Amos is quoted twice in the New Testament. Stephen cites Amos 5:25-27 as he performs a ministry parallel to that of Amos and indicts the hard-hearted Jews of his day (Acts 7:42-43), and James uses words from the Messianic promise (Am 9:11-12) in emphasizing the participation and freedom of Gentiles in the New Testament church (Acts 15:10). Law and Gospel through the faithful prophet were made to ring out clearly centuries later.


Amos is commonly grouped with Hosea, Micah, and Isaiah – the foursome who most epitomize the so-called “golden age” of Old Testament classical prophecy. They are stylistically distinct from the earliest of the “writing prophets” (Obadiah, Joel, Jonah). Amos, for example, uses several classic types of oracles, such as judgment (Am 2:6-8), instruction (Am 5:4-5), repentance (Am 5:4-10), and woe/indictment (Am 5:18) utterances. Repetition and rhetorical questions abound. There are so-called “formulas” or speech forms used: proclamation (“Hear,” Am 3:1, 4:1, 5:1), revelation (“the Lord showed me,” Am 7:1), and oath (“the Lord has sworn,” Am 4:2).

Christ Connection

After the prophecies of Israel’s destruction, we see the gospel promise of a Savior in Amos 9:11-12, “In that day I will restore David’s fallen tent. I will repair its broken places, restore its ruins and build it as it used to be, so that they may possess the remnant of Edom and all the nations that bear my name,” declares the Lord, who will do these things. The restoration of this tent culminates with Jesus, the Son of David, our Savior and king. Just as God’s expectation extends equally across the world, so does God’s love and promise of restoration, fulfilled for us in Jesus.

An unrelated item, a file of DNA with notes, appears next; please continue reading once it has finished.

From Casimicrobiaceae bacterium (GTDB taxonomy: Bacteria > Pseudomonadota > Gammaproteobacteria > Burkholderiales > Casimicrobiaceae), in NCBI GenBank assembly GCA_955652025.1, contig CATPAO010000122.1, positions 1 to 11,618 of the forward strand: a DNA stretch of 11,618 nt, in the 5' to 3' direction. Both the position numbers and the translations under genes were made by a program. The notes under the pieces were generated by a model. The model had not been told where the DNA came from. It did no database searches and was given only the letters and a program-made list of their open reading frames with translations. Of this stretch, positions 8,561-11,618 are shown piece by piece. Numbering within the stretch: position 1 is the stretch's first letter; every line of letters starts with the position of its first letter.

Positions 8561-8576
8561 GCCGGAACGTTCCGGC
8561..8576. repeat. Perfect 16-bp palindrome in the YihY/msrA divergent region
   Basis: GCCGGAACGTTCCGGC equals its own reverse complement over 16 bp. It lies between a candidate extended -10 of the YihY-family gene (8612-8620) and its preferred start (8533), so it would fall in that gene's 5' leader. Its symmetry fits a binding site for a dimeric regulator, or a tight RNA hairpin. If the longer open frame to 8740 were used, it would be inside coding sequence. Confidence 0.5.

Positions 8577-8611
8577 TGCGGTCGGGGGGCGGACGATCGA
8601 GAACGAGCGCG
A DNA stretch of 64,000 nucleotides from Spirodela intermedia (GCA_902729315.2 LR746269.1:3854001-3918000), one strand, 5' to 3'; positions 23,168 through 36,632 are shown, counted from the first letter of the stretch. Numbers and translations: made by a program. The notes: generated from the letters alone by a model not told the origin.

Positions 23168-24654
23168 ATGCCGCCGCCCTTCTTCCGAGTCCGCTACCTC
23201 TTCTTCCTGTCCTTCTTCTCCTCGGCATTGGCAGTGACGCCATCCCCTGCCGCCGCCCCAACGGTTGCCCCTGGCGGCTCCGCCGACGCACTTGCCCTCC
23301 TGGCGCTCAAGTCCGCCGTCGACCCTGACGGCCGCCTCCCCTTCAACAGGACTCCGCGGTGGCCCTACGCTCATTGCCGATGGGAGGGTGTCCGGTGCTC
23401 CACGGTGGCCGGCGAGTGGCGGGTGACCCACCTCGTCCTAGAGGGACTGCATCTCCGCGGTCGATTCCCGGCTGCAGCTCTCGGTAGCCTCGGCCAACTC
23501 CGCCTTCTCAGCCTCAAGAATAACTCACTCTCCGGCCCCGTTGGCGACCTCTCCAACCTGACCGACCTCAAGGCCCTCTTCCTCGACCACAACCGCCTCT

Notable Passages

  • Amos 3:7-8
  • Amos 4:6-11
  • Amos 4:12-13
  • Amos 5:4
  • Amos 5:12-13
  • Amos 5:14-15
  • Amos 5:24
  • Amos 8:9
  • Amos 8:11-12
  • Amos 9:11-12


Simple Progression of content:

  1. Eight Oracles Against the Nations (Am 1-2)
  2. Five Oracles against Israel and its People (Am 3-6)
  3. Five Vivid Visions of Israel’s Fate (Am 7-9:10)
  4. The Promise of Messianic Restoration & Blessing (Am 9:11-15)

A number of scholars point to a “sevenfold structuring” used throughout the book, that is, they notice seven units using various literary devices. The entire book may be viewed as consisting of seven symmetrically arranged main units, as does David Dorsey with a seven-part symmetrical centering:

a Coming judgment on Israel and its neighbors (Am 1:1-2:16)

b The prophet’s compulsion: destruction of Israel & Bethel (Am 3:1-15)

c Condemnation of wealthy women & empty religious activity (Am 4:1-13)

d Center: Call to repentance and lament (Am 5:1-17)

c’ Condemnation of wealthy men & empty religious activity (Am 5:18-6:14)

b’ The prophet’s compulsion: destruction of Bethel’s cult center (Amos 7:1-8:3)

a’ Coming judgment on Israel and future restoration (Amos 8:4-9:15)2Dorsey, David A. The Literary Structure of the Old Testament: A Commentary on Genesis-Malachi. 277-78.


1 The introductory information on this page is adapted from Professor Emeritus Forrest Bivens’ course notes for Senior Old Testament Isagogics at Wisconsin Lutheran Seminary. Used with permission.
2 Dorsey, David A. The Literary Structure of the Old Testament: A Commentary on Genesis-Malachi. 277-78.